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Macy’s Stock Rises on News of Productivity Initiatives

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Market reaction

The stock market reacted positively to the news of Macy’s (M) productivity initiatives. The company announced the initiatives after trading hours on January 6, 2016. Macy’s stock rose 2% on January 7.

We looked at the company’s productivity measures and planned workforce reduction in the previous part of this series. Macy’s will also implement other cost reduction initiatives, including bringing down non-payroll budgets in areas such as travel, meetings, and consulting services.

On January 7, the S&P 500 Index fell 2.4% due to the impact of market turmoil in China. The Consumer Discretionary Select Sector SPDR ETF (XLY) fell 2.1% on January 7. XLY has 5.1% exposure to multiline retailers, including department stores, and 0.5% exposure to Macy’s in particular.

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Stock performance in 2015

Macy’s stock price fell a significant 46.8% in 2015. The company’s sales and adjusted EPS (earnings per share) declined in each of the first three quarters of fiscal 2015. In 3Q15, which ended October 31, 2015, Macy’s reported an 8.2% decline in adjusted EPS, primarily due to a 5.2% decline in sales.

Stock prices for Nordstrom (JWN), Kohl’s (KSS), and Dillard’s (DDS) fell 36.4%, 20.0%, and 46.0%, respectively, in 2015. The improvement in JCPenney’s (JCP) performance helped its stock price rise by 5.9% in 2015. Macy’s, Nordstrom, and Dillard’s together account for 0.5% of the iShares Russell Mid-Cap Growth ETF (IWP).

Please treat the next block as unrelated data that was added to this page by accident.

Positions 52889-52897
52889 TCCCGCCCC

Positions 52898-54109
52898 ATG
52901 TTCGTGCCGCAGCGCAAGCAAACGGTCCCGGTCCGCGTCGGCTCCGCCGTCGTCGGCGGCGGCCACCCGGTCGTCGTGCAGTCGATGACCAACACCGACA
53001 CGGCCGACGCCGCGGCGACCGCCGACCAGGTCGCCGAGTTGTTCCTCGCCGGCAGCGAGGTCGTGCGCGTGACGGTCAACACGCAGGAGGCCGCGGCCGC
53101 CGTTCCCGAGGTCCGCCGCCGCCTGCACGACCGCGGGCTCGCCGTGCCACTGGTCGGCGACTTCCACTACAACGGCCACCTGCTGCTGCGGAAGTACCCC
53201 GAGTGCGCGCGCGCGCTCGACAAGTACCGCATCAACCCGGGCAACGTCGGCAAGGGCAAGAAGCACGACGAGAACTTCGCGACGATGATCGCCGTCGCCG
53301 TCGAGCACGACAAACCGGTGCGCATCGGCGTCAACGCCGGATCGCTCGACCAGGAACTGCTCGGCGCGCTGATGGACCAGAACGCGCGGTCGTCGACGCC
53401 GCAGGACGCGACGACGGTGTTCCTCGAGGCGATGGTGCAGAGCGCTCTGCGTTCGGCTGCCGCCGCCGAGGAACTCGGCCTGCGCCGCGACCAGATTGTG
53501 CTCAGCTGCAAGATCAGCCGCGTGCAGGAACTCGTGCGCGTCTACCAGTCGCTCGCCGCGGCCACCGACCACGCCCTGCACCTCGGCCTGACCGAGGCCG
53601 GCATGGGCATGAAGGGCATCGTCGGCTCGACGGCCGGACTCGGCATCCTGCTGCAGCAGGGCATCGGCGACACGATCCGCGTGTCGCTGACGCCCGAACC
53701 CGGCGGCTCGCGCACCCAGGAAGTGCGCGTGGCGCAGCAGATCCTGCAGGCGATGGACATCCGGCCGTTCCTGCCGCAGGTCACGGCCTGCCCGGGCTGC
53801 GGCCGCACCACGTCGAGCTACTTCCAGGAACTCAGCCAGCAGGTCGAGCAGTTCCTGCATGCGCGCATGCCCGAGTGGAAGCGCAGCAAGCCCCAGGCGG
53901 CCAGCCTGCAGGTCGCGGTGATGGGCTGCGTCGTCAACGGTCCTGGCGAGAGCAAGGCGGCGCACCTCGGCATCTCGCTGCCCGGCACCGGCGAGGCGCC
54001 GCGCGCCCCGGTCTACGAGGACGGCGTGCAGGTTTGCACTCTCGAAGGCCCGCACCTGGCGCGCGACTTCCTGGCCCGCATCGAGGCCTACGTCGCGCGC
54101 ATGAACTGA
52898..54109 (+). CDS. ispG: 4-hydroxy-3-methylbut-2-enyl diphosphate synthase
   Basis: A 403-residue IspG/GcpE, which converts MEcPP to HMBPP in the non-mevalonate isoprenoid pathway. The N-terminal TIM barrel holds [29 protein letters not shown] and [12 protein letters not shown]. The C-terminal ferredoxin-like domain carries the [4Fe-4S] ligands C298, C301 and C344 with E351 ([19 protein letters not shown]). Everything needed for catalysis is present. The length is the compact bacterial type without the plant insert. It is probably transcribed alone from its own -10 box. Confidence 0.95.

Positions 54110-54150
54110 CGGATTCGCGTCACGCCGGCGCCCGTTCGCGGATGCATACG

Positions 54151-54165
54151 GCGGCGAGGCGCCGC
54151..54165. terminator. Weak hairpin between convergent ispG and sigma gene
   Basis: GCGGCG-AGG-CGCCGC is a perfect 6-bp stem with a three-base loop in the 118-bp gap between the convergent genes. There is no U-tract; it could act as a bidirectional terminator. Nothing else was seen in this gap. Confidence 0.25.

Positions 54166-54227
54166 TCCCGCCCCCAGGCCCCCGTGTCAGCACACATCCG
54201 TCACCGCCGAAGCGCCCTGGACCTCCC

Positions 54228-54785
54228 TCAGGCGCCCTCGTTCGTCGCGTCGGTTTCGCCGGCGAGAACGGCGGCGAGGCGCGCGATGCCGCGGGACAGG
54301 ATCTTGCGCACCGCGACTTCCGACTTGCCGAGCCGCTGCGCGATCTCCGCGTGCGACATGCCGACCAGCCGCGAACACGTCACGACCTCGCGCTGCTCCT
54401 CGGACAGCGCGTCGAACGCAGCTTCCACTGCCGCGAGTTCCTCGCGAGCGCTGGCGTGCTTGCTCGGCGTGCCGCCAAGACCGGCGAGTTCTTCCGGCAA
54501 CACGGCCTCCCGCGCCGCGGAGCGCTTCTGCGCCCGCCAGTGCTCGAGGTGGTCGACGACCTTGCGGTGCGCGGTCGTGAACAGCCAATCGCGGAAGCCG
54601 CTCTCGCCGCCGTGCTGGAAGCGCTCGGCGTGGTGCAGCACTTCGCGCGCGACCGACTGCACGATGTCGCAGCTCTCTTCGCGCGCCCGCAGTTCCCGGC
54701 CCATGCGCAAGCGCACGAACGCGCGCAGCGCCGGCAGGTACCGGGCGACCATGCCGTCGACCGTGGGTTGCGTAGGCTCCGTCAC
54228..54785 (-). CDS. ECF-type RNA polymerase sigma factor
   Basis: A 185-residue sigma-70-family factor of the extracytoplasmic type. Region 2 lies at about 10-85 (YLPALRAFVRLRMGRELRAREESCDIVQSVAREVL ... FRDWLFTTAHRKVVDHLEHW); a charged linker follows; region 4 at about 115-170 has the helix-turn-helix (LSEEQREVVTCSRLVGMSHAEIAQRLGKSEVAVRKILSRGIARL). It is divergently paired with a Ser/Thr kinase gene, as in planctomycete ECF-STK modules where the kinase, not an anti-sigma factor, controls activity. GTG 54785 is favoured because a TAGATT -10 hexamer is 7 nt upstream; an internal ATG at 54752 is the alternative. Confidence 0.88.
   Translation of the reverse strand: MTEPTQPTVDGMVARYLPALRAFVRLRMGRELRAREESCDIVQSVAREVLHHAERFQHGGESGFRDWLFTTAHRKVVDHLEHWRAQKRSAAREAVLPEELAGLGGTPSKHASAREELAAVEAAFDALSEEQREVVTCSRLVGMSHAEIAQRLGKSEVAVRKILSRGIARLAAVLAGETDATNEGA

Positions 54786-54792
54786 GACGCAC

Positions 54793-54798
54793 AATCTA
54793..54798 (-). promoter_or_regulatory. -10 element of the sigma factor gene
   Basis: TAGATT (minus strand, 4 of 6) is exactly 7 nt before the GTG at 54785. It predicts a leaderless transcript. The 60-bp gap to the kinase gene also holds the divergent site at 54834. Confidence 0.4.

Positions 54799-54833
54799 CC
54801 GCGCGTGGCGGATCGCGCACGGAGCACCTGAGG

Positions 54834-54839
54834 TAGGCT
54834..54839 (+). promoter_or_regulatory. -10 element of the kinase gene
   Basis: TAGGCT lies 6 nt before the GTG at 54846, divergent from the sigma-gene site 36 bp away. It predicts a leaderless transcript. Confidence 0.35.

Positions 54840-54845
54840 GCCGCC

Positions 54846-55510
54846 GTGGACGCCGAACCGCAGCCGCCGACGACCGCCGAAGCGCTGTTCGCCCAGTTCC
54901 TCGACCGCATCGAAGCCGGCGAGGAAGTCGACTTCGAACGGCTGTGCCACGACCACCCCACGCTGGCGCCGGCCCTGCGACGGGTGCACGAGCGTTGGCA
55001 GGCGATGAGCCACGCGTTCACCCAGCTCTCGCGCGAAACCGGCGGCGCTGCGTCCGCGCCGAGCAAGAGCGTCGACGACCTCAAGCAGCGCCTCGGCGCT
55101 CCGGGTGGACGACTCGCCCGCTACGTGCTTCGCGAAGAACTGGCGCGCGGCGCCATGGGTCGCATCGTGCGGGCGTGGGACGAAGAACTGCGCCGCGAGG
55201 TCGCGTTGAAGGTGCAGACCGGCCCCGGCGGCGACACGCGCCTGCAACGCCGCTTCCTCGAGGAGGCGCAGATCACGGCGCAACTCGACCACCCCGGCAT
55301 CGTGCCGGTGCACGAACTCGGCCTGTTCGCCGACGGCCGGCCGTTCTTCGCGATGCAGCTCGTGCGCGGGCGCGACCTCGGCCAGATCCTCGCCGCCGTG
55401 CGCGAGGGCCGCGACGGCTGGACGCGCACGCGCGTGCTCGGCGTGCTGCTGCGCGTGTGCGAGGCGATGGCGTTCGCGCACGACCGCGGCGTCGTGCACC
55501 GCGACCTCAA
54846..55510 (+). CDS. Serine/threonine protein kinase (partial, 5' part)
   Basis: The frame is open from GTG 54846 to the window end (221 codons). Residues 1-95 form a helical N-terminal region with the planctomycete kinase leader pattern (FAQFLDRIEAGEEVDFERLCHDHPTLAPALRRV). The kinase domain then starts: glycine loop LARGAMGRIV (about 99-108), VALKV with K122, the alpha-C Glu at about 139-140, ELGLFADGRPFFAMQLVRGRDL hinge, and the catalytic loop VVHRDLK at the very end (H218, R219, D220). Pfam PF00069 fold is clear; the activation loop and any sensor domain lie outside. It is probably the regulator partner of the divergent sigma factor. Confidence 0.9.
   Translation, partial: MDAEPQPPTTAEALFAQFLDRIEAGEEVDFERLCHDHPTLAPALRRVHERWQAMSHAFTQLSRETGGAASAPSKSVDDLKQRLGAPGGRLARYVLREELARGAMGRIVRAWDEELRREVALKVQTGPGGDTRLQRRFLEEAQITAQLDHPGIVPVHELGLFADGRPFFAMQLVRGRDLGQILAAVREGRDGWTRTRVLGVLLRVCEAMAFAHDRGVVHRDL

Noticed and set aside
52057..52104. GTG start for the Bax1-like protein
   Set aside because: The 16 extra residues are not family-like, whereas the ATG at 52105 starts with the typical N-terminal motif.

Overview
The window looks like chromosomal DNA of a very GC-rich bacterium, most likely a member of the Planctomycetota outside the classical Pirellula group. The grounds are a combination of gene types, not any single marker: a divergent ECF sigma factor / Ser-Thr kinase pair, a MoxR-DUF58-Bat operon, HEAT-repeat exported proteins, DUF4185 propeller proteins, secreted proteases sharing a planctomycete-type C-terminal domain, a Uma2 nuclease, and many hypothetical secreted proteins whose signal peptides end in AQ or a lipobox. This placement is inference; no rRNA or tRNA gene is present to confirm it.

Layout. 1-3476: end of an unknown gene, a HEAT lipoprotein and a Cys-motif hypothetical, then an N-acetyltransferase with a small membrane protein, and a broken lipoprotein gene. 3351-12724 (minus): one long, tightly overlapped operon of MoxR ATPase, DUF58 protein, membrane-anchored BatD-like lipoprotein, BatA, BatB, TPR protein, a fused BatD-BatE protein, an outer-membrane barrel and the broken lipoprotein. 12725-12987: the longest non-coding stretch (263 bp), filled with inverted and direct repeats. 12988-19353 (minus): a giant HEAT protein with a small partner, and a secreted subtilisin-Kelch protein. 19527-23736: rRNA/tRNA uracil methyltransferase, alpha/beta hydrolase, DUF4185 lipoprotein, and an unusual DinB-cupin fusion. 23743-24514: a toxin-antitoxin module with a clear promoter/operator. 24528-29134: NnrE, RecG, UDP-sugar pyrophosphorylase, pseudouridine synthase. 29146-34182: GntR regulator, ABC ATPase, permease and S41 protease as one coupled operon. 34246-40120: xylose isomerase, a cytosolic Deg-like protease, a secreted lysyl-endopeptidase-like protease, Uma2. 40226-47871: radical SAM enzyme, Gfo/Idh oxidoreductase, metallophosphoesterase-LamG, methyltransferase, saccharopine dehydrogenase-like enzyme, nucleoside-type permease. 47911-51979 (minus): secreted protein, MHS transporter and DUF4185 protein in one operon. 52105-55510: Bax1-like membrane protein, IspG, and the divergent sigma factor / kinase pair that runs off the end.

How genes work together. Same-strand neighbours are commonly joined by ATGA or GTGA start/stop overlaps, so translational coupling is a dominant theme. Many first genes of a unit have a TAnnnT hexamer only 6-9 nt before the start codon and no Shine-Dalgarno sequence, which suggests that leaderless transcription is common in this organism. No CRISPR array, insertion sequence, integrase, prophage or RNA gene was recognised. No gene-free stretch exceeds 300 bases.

Update on Macy’s real estate

Macy’s has been under tremendous pressure to monetize its real estate. In July 2015, activist investor firm Starboard Value accumulated a stake in Macy’s and urged the company to monetize its real estate. In Macy’s 3Q15 conference call on November 11, 2015, Terry J. Lundgren, Macy’s chairman, president, and CEO (chief executive officer), ruled out the formation of an REIT, as it wouldn’t create significant value for the company. However, the company is open to the idea of redeveloping or selling certain locations. In August 2015, Macy’s announced its alliance with Tishman Speyer Properties, a real estate building and operating company, for the Brooklyn store redevelopment project.

In a January 6, 2016, press release, Macy’s said it has engaged Eastdil Secured, a real estate investment bank, to approach interested parties in order to form partnerships or joint ventures. These ventures will be for the company’s mall-based properties and its flagship real estate assets in Manhattan, San Francisco, Chicago, and Minneapolis. Credit Suisse and Goldman Sachs will assist Eastdil.

Macy’s will be appointing a senior-level real estate executive to oversee and manage real estate activities.

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